Briefly reflecting on the debacle that was the ITV Jane Austen season - excusing to a slight extent their version of Northanger Abbey - I am bewildered at what seems to be a dramatic decline in quality text-to-screen adaptations of works by Jane Austen. For sure, the ITV adaptations were very much a step backwards, after what can only be described as an illustrious era for Austen adaptation in the 1990s.
I recently re-watched the 1995 Sense and Sensibility and was shocked at the difference in class between this twelve year old film and the recent ITV adaptations. OK, I realise that Sense and Sensibility was a cinematic film with a much larger production budget, and a a more impressive slate of acting talent on board to boot, but the differences went deeper. There was a genuine attempt to 'interpret' Austen's text, to offer a fresh reading of her work. This was apparent in both Emma Thompson's script, which utilised, for example, an embellished characterisation of young Margaret Dashwood to express rebellious feminine sentiment, and also in Ang Lee's extraordinarily beautiful and strongly-crafted direction, as throughout the production he strives to recreate scenes from 'Vermeer'. Everything about this film is pitch-perfect - something I have only come to realise in recent years, most noticeably in contrast to other Austen adaptations.
In that same year of course, we also had the BBC's famous Pride and Prejudice, which rejuvenated the period drama genre and is still a top-selling BBC product worldwide. And we also had, from BBC Films, a filmic version of Persuasion, which is superior in every department to ITV's latest, and lesser, offering. Again, this film actually had something to say. Nick Deare and Roger Michel (an enormously talented director) offered us a grittier, rain-sodden Persuasion, suffused with wistful emotion, never shying from the mental cruelties inflicted on poor Anne. The dialogue, the direction, all were handled deftly, smartly, and the acting performances were top-notch throughout.
The following two years witnessed an Emma-fest: two versions directly transposed from Austen's novel, and another, Clueless from Amy Heckerling, offering us a modern-day translation of the action to 'chichi' Beverley Hills. Clueless was especially impressive, but the two 'Emmas' were both 100% superior to the recent ITV fare - and notably the 1997 Kate Beckinsale version of Emma, with a script from Andrew Davies, was itself an ITV production. Again though, it had something to say. There was a genuine attempt to instill a sense of context to the narrative action, with scenes inserted which showed us the rustic poor of Highbury. Servants too were highlighted, ensuring we could never avoid an awareness of how the gentry of Regency England were able to live their lives of elegant ease. The Hollywood Emma starring Gwyneth Paltrow, was a little more pastiched than parodic, but was an exercise in delightful, aesthetically pleasing filmmaking, all the same.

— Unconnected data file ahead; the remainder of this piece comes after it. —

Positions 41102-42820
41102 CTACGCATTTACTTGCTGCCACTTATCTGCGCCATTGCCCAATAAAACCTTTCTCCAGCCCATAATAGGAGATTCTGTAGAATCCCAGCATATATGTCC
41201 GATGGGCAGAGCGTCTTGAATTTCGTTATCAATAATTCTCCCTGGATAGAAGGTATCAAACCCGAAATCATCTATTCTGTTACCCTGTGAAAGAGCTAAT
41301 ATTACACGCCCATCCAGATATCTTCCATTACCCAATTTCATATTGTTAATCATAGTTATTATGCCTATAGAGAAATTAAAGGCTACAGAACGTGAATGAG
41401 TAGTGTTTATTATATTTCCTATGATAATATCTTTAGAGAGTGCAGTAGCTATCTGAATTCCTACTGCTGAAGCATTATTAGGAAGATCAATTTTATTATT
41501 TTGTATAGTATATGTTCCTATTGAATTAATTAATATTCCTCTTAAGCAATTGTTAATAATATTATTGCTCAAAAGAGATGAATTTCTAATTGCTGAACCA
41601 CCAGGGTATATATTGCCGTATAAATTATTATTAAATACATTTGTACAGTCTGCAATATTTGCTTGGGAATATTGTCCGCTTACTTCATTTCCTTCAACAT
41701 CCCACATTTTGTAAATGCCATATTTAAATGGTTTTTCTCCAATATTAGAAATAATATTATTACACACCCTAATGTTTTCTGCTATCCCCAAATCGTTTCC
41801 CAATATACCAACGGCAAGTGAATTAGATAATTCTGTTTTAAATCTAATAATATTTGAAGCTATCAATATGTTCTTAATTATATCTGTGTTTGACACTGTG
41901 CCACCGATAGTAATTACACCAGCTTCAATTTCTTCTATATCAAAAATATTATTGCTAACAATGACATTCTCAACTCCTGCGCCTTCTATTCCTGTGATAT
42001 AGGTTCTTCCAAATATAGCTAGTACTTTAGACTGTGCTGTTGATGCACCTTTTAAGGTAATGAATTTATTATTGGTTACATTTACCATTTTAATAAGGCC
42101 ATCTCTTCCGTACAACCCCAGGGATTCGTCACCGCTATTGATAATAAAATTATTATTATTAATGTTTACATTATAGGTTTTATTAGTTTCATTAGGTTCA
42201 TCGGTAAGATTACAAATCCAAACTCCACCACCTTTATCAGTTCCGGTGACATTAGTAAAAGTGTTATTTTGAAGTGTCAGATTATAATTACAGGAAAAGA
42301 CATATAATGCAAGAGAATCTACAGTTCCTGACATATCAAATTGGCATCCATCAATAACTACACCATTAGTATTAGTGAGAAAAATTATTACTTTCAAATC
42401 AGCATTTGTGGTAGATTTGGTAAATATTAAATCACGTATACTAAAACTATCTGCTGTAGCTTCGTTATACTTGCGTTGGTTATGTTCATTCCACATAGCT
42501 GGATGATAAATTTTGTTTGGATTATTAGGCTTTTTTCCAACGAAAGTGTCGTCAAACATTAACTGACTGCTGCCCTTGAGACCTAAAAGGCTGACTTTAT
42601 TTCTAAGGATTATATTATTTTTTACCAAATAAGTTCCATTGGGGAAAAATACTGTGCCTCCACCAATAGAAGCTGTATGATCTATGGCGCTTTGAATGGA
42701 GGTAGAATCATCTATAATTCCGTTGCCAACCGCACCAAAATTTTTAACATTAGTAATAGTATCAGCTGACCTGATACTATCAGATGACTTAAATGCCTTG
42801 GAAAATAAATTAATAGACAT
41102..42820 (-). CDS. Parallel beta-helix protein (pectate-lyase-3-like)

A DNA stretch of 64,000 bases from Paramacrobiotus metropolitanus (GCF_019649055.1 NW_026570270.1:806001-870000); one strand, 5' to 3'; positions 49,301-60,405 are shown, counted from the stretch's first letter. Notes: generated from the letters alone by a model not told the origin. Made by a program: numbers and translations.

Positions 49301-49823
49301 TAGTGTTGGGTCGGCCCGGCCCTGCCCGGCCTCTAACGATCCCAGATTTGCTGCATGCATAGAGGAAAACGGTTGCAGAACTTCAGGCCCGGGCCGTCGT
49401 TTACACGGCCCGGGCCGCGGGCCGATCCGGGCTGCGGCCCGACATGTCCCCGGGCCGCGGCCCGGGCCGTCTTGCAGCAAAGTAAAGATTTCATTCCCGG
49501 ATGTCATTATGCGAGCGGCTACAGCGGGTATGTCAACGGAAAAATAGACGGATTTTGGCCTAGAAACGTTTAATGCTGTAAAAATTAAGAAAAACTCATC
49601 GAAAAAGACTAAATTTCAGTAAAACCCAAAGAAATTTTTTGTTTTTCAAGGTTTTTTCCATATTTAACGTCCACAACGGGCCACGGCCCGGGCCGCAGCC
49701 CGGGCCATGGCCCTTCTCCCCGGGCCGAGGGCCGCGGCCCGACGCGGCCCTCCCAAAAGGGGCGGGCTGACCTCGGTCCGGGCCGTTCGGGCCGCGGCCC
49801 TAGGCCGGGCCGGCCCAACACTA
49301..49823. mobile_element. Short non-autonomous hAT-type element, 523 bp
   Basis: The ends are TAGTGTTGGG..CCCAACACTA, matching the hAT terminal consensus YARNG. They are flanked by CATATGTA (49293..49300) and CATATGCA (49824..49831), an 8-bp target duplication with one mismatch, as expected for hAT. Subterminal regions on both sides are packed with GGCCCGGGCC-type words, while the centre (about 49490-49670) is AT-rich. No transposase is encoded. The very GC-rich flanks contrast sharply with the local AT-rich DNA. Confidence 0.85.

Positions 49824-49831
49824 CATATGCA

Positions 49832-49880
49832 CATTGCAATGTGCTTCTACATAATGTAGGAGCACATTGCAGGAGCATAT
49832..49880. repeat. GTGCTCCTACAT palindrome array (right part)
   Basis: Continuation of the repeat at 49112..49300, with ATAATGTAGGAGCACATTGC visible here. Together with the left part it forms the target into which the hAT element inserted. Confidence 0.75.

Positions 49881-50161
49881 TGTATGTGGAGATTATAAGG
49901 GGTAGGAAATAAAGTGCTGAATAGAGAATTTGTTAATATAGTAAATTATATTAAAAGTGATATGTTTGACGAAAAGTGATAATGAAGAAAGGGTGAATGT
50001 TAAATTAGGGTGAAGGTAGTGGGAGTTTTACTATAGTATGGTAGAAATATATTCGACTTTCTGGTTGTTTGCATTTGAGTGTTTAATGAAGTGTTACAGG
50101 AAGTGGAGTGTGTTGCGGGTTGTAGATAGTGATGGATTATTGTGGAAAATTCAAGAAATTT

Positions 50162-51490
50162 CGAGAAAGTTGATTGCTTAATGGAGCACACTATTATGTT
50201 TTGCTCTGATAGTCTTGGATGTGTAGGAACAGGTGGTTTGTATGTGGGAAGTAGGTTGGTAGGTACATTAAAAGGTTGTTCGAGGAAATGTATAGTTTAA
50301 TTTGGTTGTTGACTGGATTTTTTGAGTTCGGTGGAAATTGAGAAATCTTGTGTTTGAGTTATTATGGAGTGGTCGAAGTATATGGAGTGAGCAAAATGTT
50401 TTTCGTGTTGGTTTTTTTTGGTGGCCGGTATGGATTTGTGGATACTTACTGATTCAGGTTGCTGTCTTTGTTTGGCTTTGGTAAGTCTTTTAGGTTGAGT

Unlike many Austen fans, I also enjoyed Patricia Rozema's Mansfield Park in 1999. This adaptation really did have an awful lot to say - too much for some, who felt Rozema's wild deviations from the original text were an 'adaptation' too far. I disagree with this approach (although I can understand the sentiments expressed), because I like to see texts re-interpreted, re-created, in new and exciting ways. This was also a visually pleasing film, well thought-out, nicely acted.
There has been little to cheer in the field of Austen adaptation since then. Working Title's Pride and Prejudice (2005) was easy on the eye and pleasing in many departments, but it lacked substance. As for ITV's lacklustre offerings, these were frankly depressing. These were lazy adaptations, with little to nothing to say. They were adaptation for adaptation's sake - a crude attempt to accrue cultural capital for the ITV channel, better noted for its populist fare. I have higher hopes for the BBC's Sense and Sensibility, airing this Autumn, partly because Andrew Davies is at the helm (screenwriting), and unlike many, I strongly approve of his adaptation skills. Of course there have been some duds along the way (to be expected in a career as long and productive as Davies's), but he has also brought us some of TV's best adaptations, including Bleak House (2005), The Way We Live Now (2001) and Pride and Prejudice (1995).
So what has changed in the field of Austen adaptation? Why is mediocrity the order of the day? Is this a problem with text-to-screen adaptation in general (a more involved and contentious debate of course)? Or is there something awry with TV and Filmmaking? (Even more contentious!).
Certainly there appears to be less attempt, with recent Austen adaptations, to re-interpret the source text, to say something new and different. Is this because we are Austen-ed out? I can't quite see this - there are multiple schools of critical thought alive to her literary texts, why can't this be replicated in the world of TV and Cinema drama? Or, is it the fault of over-commodification of the Austen 'brand'? There is thus no need to 'challenge' audiences who are seeking simple entertainment and easily digestible cultural capital, rather than seeking out fresh and illuminating narrative experiences (or so the TV/Film-makers would presume). Worryingly, the standards of 'aesthetic' filmaking appear to have dropped dramatically (excusing Joe Wright's Pride and Prejudice, which is a literal visual feast of a film). Arguably, of course, ITV simply cannot 'do' period drama - it lacks an eye for the genre, although not all BBC adaptations have been as adventurous and slick in their production values as, for example, the corporation's triumphant Bleak House in 2005 - which to my mind remains the benchmark in quality adaptation.